9. The Raven Boys by Maggie Stiefvater 

    Decided to pick these books up on a whim and I am so glad that I did! I loved The Raven Boys so much and the unique magic associated with each of the characters. This is a series I am very much looking forward to completing in the early months of 2018.

  10. Born A Crime by Trevor Noah 

    I love books that teach me something and I learned A LOT while reading Born A Crime. Learning about Trevor’s childhood, his path to being the incredible person he is today, and about the racial injustices and imbalances that still exist today was totally eye-opening. Oh, and he made me laugh along the way! I loved learning more about his hilarious and strong family and I am so thankful to have read this book.

 

There you have it! My Top 10 Novels of 2017. What was your favorite read from this year? Let me know!

Thanks for reading!

-Alisa

Why Reading Saved My Life in 2017

Why Reading Saved My Life in 2017

There is an unwritten agreement between my books and I. I open them, and they help me breathe and live. To many bookworms, this is a common agreement. In fact, there is a famous quote that reads

“She read books as one would breathe air, to fill up and live.” -Anne Dillard

This quote has always been true to me, but this year it came to life in ways that I never would have imagined.

2017 was a rough year for me and the end of 2016 set me up to have one of the worst years of my life. In late 2016, I found out that not one, but two of my VERY close loved ones had been diagnosed with cancer. This was a shock to me, as both of these family members were people who had never struggled with their health until this point. My family had a hard time coping with the news, and we still are. Then, of course, November 8, 2016 rolls around and a man (read: demon) was elected as president. This threw me into a constant state of fear, anger at the world and at him, worry for the horrible things surely to come (spoiler alert to past me: you were right to be concerned), and disbelief that a country I had previously had pride in suddenly made me feel shame to even be associated with it. But that was only the beginning.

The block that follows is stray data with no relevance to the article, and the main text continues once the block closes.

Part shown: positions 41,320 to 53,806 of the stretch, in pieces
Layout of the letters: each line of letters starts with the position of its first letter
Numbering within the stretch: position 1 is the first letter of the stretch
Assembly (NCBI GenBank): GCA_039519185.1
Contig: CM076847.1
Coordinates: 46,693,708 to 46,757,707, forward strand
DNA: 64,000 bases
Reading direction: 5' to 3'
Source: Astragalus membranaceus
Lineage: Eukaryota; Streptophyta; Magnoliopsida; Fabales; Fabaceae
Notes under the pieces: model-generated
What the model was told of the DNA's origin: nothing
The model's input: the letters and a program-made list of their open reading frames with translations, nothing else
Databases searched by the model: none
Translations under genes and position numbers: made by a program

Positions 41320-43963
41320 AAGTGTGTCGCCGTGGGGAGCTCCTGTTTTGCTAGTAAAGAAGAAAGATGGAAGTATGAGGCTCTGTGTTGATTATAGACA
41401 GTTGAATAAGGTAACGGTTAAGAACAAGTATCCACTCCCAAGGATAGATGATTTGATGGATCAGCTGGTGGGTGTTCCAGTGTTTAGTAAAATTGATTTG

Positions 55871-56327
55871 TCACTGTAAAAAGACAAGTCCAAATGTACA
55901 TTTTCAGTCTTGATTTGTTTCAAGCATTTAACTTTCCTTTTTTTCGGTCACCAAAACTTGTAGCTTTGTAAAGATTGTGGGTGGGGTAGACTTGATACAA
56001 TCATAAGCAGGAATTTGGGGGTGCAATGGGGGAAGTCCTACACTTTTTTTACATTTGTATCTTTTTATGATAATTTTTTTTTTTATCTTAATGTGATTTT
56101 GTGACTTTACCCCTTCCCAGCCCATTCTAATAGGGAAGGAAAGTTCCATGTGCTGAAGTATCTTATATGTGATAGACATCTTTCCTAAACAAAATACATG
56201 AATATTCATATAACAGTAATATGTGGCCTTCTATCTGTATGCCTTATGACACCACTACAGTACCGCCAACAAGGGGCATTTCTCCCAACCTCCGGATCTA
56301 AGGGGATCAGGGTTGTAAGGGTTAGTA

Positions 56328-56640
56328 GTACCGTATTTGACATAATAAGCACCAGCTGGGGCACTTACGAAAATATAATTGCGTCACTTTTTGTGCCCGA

Throughout 2017, the following things happened that made this year a not-so-great one: Seven, yes, seven of my family members were either diagnosed with cancer or passed away. My closest aunt was involved in a horrific car accident (she was okay, but it was still very scary). My childhood dog I had since I was 12/13 years old had to be put to sleep because she could no longer walk and get around. Following a terrible windstorm in the early spring, the roof of our home was severely damaged, resulting in an incredibly expensive, financially draining repair process. And of course, this new government administration has been wreaking havoc on my sense of peace almost every day since day one (and I know I am not the only one here). This isn’t a fully comprehensive list, but you get the point, a lot happened in 2017 that was really hard to get through. When the stress of one incident subsided, another one would step in and take its place.